Novell Nterprise Linux Services Hits Beta

By Peter Galli  |  Posted 2003-09-08 Print this article Print

Novell also announced it will include management services from Ximian Red Carpet in Novell Nterprise Linux Services 1.0.

Novell, which has pegged its future on Linux and Java, on Monday used its annual BrainShare Europe event in Barcelona, Spain, to announce a series of product innovations that it says will move it closer to that vision. Company executives said the firm is opening for beta testing its Novell Nterprise Linux Services, a bundle of file, print, messaging, directory and management services in an integrated package that runs and will be supported on the Red Hat Enterprise Linux and SuSE Linux Enterprise Server distributions. Novell is also moving ahead with product and technology integration since its acquisition last month of Ximian, Inc., and will be including management services from Ximian Red Carpet in Novell Nterprise Linux Services 1.0, which is due for delivery later this year.
At the event, Novell CEO and Chairman Jack Messman on Monday said the acquisition of Ximian marked an important step in the companys commitment to offer business solutions for all the leading platforms on the market.
"All the solutions were announcing give customers new choices on how they can run their businesses better, take advantage of the Web, and secure their environments. Were moving more of Novells rock-solid networking technology to Linux, supporting it along with Linux, and now integrating Ximian products to benefit customers immediately," he said. The initial version of Novell Nterprise Linux Services is comprised of a number of Novell network services integrated into a single business solution. These include management services via Novell Ximian Red Carpet, identity services via Novell eDirectory and DirXML, file services via Novell iFolder, printing services via iPrint, messaging services via NetMail, and a Virtual Office for end-user access and productivity via exteNd Director Standard Edition. Novell iManager also provides a browser-based, single point of administration for Nterprise Linux Services. Novell Nterprise Linux Services 1.0, which will be accompanied by technical support, training and consulting services for Linux, is a key steppingstone to running all of Novells advanced network services for business on Linux, including the entire services stack in future versions of Novell NetWare, said Chris Stone, Novells vice chairman. "Novell is in the business of delivering useful solutions that dont waste customers time and money, and Nterprise Linux Services is that kind of solution. More choice is the key. Whether Novell technology, open source or some combination, the right answer is whatevers best for the given customer," he said. Novell also announced the beta availability of Novell Nterprise Branch Office 2, a cross-platform-compatible soft appliance that lets organizations provide complete network services to their branch offices securely and inexpensively, without IT staff on site. Novell also used BrainShare Europe to roll out new solutions for secure Web services, starting with the upcoming beta version of Novell exteNd 5, a J2EE development and deployment stack designed to help companies turn their existing business processes quickly and easily into Web services. "In recent years, Novell hasnt been fertile ground for software and hardware companies looking to expand their markets. But were determined to change that. Were building with, and to, open standards. Were putting our money where our mouth is on open source," Stone said.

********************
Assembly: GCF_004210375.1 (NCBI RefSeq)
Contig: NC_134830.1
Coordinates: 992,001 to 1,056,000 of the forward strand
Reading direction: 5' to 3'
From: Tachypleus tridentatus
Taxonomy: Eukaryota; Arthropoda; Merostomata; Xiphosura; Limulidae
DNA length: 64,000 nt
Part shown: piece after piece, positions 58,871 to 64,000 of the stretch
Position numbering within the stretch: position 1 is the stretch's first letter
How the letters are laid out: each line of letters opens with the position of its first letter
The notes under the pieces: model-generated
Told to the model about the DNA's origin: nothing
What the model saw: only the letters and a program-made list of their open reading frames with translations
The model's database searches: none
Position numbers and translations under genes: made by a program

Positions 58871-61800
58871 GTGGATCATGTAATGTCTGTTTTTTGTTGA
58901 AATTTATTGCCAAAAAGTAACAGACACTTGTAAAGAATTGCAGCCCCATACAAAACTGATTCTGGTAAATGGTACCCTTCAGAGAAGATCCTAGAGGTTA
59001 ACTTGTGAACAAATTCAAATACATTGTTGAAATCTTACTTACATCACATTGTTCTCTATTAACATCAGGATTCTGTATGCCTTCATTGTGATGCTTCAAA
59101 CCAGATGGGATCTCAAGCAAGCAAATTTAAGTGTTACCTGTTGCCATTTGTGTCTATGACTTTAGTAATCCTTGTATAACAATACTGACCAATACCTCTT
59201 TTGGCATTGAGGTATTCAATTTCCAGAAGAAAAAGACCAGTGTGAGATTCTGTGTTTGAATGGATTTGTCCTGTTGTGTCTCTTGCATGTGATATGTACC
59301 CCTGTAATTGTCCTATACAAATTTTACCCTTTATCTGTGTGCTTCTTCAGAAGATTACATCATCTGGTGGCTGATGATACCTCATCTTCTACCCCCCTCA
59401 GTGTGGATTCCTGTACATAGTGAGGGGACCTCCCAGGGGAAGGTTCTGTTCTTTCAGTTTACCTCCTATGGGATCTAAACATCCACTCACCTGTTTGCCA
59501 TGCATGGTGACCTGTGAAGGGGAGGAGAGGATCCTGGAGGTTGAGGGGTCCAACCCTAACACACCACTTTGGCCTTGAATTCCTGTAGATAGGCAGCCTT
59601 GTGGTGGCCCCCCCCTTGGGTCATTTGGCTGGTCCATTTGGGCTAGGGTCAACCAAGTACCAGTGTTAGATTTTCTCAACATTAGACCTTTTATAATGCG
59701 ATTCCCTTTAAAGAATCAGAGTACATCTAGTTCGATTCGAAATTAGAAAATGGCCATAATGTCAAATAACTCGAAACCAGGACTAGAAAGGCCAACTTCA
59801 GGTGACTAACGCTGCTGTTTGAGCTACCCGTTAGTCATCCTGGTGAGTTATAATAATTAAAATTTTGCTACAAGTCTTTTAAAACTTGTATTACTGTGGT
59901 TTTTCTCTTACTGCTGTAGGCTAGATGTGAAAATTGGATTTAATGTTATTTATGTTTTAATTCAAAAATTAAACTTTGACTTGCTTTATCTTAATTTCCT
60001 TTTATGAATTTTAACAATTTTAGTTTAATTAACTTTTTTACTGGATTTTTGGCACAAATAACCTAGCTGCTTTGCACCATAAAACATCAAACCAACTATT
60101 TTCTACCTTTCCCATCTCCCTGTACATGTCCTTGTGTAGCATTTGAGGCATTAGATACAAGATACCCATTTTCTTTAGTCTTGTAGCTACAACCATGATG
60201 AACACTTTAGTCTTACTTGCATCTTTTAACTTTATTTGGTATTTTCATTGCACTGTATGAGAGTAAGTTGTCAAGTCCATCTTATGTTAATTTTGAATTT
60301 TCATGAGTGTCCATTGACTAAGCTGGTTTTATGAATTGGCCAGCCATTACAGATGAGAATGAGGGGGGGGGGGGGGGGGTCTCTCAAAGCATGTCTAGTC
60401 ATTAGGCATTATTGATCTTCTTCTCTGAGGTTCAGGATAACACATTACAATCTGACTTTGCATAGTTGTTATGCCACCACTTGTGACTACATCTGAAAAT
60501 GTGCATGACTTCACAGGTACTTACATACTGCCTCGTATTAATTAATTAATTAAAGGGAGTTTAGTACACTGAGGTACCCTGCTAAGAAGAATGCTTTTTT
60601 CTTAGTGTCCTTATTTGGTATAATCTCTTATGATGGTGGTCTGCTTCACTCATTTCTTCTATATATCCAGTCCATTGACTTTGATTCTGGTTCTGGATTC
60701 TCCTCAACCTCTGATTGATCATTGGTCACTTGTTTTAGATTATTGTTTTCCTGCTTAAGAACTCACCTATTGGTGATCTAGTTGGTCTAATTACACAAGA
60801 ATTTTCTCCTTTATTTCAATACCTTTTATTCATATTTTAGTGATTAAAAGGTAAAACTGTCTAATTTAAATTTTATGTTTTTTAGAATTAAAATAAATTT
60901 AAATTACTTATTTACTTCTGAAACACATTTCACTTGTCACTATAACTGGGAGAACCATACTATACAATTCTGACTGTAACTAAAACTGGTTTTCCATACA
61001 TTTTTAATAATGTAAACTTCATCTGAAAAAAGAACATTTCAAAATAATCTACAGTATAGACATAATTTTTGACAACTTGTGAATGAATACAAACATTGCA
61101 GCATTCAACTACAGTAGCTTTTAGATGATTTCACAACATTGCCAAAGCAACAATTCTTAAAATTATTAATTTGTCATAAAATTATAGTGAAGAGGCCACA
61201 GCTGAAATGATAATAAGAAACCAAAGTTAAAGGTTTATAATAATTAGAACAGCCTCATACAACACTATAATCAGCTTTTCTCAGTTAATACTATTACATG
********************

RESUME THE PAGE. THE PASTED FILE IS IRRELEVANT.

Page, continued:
Peter Galli has been a financial/technology reporter for 12 years at leading publications in South Africa, the UK and the US. He has been Investment Editor of South Africa's Business Day Newspaper, the sister publication of the Financial Times of London.

He was also Group Financial Communications Manager for First National Bank, the second largest banking group in South Africa before moving on to become Executive News Editor of Business Report, the largest daily financial newspaper in South Africa, owned by the global Independent Newspapers group.

He was responsible for a national reporting team of 20 based in four bureaus. He also edited and contributed to its weekly technology page, and launched a financial and technology radio service supplying daily news bulletins to the national broadcaster, the South African Broadcasting Corporation, which were then distributed to some 50 radio stations across the country.

He was then transferred to San Francisco as Business Report's U.S. Correspondent to cover Silicon Valley, trade and finance between the US, Europe and emerging markets like South Africa. After serving that role for more than two years, he joined eWeek as a Senior Editor, covering software platforms in August 2000.

He has comprehensively covered Microsoft and its Windows and .Net platforms, as well as the many legal challenges it has faced. He has also focused on Sun Microsystems and its Solaris operating environment, Java and Unix offerings. He covers developments in the open source community, particularly around the Linux kernel and the effects it will have on the enterprise.

He has written extensively about new products for the Linux and Unix platforms, the development of open standards and critically looked at the potential Linux has to offer an alternative operating system and platform to Windows, .Net and Unix-based solutions like Solaris.

His interviews with senior industry executives include Microsoft CEO Steve Ballmer, Linus Torvalds, the original developer of the Linux operating system, Sun CEO Scot McNealy, and Bill Zeitler, a senior vice president at IBM.

For numerous examples of his writing you can search under his name at the eWEEK Website at


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